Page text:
Acting as the data integrator between hospitals and digital health apps brings Redox $33 million
Investors have forked over $33 million in a new round of funding for Redox, hoping that the company can execute on its bid to serve as the link between healthcare providers and the technology companies bringing new digital services to market.
The financing comes just two months after Redox sealed a deal with Microsoft to act as the integration partner connecting Microsoft’s Teams product to electronic health records through the Fast Healthcare Interoperability Resources standard.
Redox sits at a critically important crossroads in the modern healthcare industry. Its founder, a former employee at the electronic health record software provider Epic, knows more than most about the central position that data occupies in U.S. healthcare at the moment.
“What we’re doing, we’re building the platform and connector to help health systems integrate with technologies in the cloud,” says chief executive, Luke Bonney.
Bonney served as a team lead in various divisions at Epic before launching Redox, and the Madison, Wis.-based company was crafted with the challenges other vendors faced when trying to integrate with legacy systems like the health record provider.
“The fundamental problem is helping a large health system use a third-party tool that they want to use,” says Bonney. And the biggest obstacle, he said, is finding a way to organize into a format that application developers can work with the data coming from healthcare providers.
Investors including RRE Ventures, Intermountain Ventures and .406 Ventures joined new investor Battery Ventures in financing the $33 million round. As part of the deal, Battery Ventures general partner Chelsea Stoner will take a seat on the company’s board.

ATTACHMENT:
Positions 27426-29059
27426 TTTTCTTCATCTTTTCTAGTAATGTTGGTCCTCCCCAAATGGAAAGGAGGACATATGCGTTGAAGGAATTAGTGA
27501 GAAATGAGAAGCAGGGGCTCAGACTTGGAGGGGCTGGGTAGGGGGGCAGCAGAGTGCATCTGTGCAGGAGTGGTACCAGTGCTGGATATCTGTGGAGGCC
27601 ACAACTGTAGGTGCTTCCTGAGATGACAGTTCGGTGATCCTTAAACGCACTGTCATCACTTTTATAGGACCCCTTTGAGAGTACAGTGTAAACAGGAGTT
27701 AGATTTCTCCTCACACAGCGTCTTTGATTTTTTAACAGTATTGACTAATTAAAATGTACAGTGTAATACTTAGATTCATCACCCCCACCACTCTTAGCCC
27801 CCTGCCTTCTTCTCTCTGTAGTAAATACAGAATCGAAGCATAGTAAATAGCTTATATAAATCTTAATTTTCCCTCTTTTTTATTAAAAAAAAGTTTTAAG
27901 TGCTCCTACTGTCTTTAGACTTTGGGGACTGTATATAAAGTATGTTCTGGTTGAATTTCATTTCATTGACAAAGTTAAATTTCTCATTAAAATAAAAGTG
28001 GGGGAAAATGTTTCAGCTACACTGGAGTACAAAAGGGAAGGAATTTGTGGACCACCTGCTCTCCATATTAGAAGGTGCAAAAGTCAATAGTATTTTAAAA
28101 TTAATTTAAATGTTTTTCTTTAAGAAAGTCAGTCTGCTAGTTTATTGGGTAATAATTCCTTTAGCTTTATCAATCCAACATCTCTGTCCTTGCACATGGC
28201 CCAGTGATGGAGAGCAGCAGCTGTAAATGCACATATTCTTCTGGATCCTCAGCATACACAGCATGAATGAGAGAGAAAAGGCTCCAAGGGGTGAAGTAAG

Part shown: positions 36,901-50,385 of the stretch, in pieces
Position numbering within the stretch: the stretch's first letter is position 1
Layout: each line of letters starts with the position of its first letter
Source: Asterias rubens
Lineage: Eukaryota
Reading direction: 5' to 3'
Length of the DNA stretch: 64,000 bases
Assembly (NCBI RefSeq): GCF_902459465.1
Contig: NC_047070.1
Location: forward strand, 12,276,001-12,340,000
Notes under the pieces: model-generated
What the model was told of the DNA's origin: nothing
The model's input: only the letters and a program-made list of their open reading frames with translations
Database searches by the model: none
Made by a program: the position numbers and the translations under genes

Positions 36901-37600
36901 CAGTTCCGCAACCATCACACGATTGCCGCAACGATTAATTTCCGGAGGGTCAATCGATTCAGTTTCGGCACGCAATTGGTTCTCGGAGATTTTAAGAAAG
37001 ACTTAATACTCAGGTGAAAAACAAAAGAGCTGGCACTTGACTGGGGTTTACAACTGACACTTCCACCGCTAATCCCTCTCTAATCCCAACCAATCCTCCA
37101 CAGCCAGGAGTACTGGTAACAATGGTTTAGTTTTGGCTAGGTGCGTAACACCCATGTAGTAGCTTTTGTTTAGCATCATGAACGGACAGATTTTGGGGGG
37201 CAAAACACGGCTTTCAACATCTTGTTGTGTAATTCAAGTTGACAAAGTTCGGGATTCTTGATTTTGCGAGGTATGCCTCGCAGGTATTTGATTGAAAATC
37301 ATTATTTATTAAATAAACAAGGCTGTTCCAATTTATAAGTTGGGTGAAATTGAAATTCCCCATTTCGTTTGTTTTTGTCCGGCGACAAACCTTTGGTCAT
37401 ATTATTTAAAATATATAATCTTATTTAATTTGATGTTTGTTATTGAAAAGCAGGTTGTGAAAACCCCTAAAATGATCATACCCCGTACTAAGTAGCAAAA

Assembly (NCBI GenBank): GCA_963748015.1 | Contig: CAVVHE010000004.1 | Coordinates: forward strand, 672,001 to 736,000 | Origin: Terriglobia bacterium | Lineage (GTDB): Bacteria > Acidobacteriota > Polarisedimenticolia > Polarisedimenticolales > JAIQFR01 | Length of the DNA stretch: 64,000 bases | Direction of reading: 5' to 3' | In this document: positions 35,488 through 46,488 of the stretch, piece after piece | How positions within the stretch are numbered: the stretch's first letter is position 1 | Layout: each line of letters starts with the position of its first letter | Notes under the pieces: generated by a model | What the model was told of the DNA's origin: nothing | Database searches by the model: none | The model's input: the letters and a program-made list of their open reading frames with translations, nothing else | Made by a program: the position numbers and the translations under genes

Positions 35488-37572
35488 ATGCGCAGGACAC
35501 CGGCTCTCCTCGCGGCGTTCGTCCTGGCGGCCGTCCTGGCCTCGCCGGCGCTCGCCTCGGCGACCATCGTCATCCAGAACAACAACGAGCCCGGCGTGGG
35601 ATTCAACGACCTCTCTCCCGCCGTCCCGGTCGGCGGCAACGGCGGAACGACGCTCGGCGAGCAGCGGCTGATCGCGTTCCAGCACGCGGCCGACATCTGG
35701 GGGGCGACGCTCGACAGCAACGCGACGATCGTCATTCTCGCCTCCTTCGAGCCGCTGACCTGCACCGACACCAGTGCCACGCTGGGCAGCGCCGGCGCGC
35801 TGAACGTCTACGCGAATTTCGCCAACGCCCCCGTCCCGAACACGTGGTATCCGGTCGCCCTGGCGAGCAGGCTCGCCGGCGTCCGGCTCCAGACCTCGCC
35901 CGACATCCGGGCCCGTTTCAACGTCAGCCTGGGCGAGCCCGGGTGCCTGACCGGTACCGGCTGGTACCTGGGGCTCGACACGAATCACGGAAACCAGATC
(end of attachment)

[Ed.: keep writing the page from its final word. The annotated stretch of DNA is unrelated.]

Application developers pay for the number of integrations they have with a health system, and Redox enables them to connect through a standard application programming interface, according to the company.
Its approach allows secure messaging across any format associated with an organization’s electronic health record (EHR), the company said.
Redox works with more than 450 healthcare providers and hundreds of application developers, the company said.
High-profile healthcare networks that work with the company include AdventHealth, Atrium Health, Brigham & Women’s, Clarify Health, Cleveland Clinic, Geisinger, HCA, Healthgrades, Intermountain Healthcare, Invitae, Fitbit, Memorial Sloan Kettering, Microsoft, Ochsner, OSF HealthCare, PointClickCare, R1, ResMed, Stryker, UCSF, University of Pennsylvania and WellStar.